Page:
Enzo Favata Quartet: The Crossing Piccolo Tent, George Square, Edinburgh, 16 July 2019.

On the back of an extensive tour through the Far East with this quartet, multi-instrumentalist musical maverick Enzo Favata landed at the Edinburgh Jazz and Blues Festival with a characteristically thoughtful, cross-culturally informed and searching electro-acoustic set.

Favata hails from Alghero on the island of Sardinia, his expertise covering traditional Sardinian music and instruments. A roving musical mind, he has composed film music, experimented with electronics and recorded word, and it comes as no surprise that he has collaborated over the years with many other artists who likewise show a great propensity for being curious about musical possibilities, such as Norwegian guitarist Eivind Aarset and the late, greatly missed Italian-born, Norway- residing drummer, Paolo Vinaccia.

Indeed, Favata’s much lauded 1990’s Jana Project blended musical genres – world musics and jazz improvisation – using both acoustic instruments and samplers. All these interests were evident in tonight’s performance.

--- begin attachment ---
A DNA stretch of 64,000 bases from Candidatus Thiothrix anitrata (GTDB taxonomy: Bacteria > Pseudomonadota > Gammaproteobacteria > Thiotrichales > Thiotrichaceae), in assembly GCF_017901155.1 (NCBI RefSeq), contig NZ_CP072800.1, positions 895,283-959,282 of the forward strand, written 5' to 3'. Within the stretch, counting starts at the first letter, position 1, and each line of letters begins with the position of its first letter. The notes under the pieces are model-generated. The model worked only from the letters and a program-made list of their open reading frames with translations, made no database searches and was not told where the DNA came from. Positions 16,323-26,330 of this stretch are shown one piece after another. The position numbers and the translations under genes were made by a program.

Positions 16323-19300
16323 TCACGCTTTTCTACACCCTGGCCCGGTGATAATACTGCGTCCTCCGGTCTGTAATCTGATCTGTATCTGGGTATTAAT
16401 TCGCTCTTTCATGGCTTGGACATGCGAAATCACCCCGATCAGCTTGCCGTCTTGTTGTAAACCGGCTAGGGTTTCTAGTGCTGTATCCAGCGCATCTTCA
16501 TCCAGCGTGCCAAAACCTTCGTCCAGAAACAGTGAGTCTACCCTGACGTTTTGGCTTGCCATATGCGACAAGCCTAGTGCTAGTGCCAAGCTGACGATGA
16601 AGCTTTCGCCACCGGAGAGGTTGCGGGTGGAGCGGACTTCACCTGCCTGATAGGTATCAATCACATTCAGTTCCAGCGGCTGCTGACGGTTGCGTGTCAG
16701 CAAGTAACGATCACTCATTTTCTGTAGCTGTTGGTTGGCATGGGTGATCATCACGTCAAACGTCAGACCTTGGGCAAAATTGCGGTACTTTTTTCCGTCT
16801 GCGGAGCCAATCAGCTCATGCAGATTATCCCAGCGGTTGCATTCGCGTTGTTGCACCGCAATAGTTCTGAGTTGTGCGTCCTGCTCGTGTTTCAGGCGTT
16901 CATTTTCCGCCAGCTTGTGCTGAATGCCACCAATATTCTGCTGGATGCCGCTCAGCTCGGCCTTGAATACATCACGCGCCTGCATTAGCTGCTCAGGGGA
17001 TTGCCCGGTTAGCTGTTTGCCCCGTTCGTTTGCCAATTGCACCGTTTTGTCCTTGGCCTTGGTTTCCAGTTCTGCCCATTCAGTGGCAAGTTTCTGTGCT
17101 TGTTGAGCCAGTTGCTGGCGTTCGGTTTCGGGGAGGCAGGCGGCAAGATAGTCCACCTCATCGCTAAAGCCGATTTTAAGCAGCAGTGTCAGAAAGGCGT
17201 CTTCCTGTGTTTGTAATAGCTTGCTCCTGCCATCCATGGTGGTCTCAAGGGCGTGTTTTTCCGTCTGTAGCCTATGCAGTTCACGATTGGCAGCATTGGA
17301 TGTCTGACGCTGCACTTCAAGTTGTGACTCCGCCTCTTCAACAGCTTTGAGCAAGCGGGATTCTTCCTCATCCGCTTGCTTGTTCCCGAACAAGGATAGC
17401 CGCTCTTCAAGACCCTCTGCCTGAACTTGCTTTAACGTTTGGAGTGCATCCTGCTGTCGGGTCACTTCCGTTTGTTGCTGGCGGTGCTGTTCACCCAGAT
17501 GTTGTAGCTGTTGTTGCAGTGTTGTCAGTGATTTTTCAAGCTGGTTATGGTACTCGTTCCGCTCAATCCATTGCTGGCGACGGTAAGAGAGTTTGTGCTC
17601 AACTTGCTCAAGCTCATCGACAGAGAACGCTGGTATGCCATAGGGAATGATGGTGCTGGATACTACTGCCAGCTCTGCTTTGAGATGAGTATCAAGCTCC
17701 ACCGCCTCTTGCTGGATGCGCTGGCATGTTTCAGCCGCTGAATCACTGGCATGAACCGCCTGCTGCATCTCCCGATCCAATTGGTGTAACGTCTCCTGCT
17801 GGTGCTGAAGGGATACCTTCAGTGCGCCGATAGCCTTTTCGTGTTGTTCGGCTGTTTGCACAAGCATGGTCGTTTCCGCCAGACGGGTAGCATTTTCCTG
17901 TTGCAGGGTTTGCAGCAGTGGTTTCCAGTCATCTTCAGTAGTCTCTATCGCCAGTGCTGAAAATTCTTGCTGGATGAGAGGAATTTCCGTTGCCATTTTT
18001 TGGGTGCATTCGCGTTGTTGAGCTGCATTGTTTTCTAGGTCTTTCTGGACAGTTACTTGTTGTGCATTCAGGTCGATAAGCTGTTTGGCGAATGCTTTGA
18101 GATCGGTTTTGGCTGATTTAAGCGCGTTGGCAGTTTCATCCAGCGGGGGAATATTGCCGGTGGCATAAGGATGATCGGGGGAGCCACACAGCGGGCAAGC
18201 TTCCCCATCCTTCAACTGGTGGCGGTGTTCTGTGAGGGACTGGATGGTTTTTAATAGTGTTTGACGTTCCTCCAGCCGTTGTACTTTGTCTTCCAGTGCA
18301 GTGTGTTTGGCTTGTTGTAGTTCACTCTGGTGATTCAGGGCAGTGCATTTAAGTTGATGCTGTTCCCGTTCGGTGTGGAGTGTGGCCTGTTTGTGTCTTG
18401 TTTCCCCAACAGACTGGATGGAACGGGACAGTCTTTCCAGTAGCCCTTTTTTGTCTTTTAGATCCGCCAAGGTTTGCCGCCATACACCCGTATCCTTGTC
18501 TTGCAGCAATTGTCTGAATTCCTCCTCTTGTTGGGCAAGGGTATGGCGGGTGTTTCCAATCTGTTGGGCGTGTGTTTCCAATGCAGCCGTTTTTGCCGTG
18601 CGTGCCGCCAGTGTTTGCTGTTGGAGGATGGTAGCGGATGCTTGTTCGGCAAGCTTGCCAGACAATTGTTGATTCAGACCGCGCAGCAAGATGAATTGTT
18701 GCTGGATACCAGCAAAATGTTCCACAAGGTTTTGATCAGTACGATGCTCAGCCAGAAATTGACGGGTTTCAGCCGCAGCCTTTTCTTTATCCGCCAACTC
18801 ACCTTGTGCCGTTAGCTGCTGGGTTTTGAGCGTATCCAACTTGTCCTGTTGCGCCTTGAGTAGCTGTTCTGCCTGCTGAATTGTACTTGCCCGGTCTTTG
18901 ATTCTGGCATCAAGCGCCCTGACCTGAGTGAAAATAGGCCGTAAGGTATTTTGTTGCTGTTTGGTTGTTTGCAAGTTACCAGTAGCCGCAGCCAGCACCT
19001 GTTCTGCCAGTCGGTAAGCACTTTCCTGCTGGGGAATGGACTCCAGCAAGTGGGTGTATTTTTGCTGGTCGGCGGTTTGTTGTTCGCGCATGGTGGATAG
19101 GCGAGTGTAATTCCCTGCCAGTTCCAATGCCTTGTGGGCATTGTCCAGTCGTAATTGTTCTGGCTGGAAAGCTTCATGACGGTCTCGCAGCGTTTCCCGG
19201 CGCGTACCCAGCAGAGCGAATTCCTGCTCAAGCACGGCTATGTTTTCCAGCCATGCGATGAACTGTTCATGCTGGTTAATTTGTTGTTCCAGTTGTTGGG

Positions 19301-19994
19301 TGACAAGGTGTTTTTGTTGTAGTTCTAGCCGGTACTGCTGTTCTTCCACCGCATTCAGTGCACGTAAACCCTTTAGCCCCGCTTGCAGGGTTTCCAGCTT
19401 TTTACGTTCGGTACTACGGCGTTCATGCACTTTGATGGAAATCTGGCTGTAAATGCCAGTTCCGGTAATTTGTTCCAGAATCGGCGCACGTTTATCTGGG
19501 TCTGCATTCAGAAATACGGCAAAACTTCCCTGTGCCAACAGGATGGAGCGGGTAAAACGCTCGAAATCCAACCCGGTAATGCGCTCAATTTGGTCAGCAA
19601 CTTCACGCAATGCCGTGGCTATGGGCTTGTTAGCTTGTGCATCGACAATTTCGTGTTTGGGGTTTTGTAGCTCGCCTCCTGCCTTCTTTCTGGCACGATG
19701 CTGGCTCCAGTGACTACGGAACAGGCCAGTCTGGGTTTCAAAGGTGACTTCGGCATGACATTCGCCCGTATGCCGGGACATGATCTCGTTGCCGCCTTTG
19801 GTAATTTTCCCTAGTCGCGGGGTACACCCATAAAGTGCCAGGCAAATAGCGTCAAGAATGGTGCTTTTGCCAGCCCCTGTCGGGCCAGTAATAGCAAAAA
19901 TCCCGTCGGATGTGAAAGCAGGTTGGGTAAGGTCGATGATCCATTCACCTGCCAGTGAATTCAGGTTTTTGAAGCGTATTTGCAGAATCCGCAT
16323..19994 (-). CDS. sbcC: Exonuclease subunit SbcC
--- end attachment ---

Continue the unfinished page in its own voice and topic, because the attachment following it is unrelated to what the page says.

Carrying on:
Two of the current quartet were unchanged from Favata’s Global Report Quartet: drummer of heft UT Gandhi and maestro of mallets Pasquale Mira on vibraphone, marimba and electronics. Meanwhile newby Rosa Brunello gave sound bass guitar support, whilst Favata shifted easily between saxes, bass clarinet and electronics.

Tonight’s concert was thus fascinatingly rich and could only have been bettered if we the audience had spoken Italian or Favata spoken English, in order to hear explanations before each tune, particularly those which included what sounded like old recordings of spoken Italian. Or maybe this ‘not knowing’ was part of a cunning plan?

Interestingly, unlike some sax players, Favata did not feel the need to overtly dominate proceedings, seeming content to be a group player, for example generously giving Brunello ample space for a marginally over-long meditative guitar solo. Electronics echoes and looping were used, particularly by Favata and Mira, with mostly enhancing effect throughout the predominantly acoustic set.

A few of the early evening audience left a bit early, suggesting that the quartet were doing a good job at challenging us with their creative and mildly risk-taking set. Also perhaps programming this band later in the evening might have attracted an audience with different levels of curiosity.

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